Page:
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I read an interesting article in The Collective magazine the other day titled ‘Before the burn’ which talked about a new phrase named the ‘Brownout’. It’s basically the step before someone goes into full blown burn out, and people who experience it often feel (but don’t show) overwhelm, disengagement and a loss of work mojo.
Unlike someone who suffers extreme burnout and reaches a point where they have no choice but to change, brownout is much more ‘silent’ – people seemingly perform well and act efficiently, yet feel a sense of unhappiness, tiredness and lethargy.
As stated in the article, if burn out is like the flu, then brownout is like a common cold. Both have similar symptoms but one is more crippling.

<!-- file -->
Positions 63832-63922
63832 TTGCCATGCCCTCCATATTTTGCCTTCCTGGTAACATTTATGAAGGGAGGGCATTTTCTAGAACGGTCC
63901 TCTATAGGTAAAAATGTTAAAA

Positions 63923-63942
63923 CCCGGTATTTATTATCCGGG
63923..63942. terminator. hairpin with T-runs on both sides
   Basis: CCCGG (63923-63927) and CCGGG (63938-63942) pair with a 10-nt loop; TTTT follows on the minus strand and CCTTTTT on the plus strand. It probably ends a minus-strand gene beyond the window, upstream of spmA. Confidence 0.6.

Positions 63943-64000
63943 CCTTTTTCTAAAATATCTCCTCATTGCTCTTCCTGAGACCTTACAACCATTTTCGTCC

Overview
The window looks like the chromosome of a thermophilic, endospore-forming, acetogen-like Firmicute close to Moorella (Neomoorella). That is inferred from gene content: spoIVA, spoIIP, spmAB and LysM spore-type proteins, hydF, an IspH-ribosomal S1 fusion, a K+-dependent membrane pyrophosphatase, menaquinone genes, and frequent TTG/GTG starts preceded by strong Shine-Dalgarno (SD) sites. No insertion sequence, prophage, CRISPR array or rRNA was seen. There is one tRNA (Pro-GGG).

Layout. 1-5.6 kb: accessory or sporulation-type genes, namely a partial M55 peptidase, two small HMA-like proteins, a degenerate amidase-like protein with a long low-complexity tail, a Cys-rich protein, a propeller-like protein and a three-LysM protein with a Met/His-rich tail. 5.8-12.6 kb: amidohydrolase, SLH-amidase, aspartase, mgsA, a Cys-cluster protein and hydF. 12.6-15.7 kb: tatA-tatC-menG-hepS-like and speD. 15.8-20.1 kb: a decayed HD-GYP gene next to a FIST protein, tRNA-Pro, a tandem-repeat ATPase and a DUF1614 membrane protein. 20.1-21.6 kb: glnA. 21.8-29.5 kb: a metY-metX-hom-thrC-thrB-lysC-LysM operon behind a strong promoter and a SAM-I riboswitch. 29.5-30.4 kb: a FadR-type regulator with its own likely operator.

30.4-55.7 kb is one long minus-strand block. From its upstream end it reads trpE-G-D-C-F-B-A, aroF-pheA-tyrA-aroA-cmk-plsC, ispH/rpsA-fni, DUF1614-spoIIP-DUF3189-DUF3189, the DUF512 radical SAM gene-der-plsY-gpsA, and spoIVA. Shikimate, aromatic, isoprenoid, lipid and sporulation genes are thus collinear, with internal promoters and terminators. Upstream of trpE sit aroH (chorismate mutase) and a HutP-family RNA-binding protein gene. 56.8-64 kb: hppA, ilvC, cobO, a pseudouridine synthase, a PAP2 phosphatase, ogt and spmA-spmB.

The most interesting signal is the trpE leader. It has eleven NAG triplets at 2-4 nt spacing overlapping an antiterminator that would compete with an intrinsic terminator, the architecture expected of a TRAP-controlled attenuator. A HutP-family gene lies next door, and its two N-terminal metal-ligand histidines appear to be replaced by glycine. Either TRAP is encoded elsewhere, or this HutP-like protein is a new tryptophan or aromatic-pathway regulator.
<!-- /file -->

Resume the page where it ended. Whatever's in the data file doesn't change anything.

Here are a few example of how brownout can start to manifest:
- A passion or hobby you once had no longer gets any of your time or attention
- You constantly miss your kids milestones like first soccer matches and birthday parties
- You are going through the motions at work but your heart is not in it
- The idea of a deep, restful sleep is just that…an idea, but not your reality, as switching your mind off is impossible
- Challenges and pressure which you can normally handle feel harder to solve
- Takeaway dinner is your go most nights to even though you feel bloated and lethargic afterwards
- You use to love reading but feel guilty if you take the time these days
- You can ‘show up’ and perform at work but at home family demands are starting to frustrate you and your connection with loved ones is not how you would like it to be
- You can’t seem to hold a non-business conversations as well and would rather be left alone
- Taking a walk at lunch or after work seems impossible with deadlines and home commitments
All of these things can lead to a feeling of unhappiness, constant tiredness, disengagement, short temper and less tolerance, overwhelm, and feelings of depression or anxiety.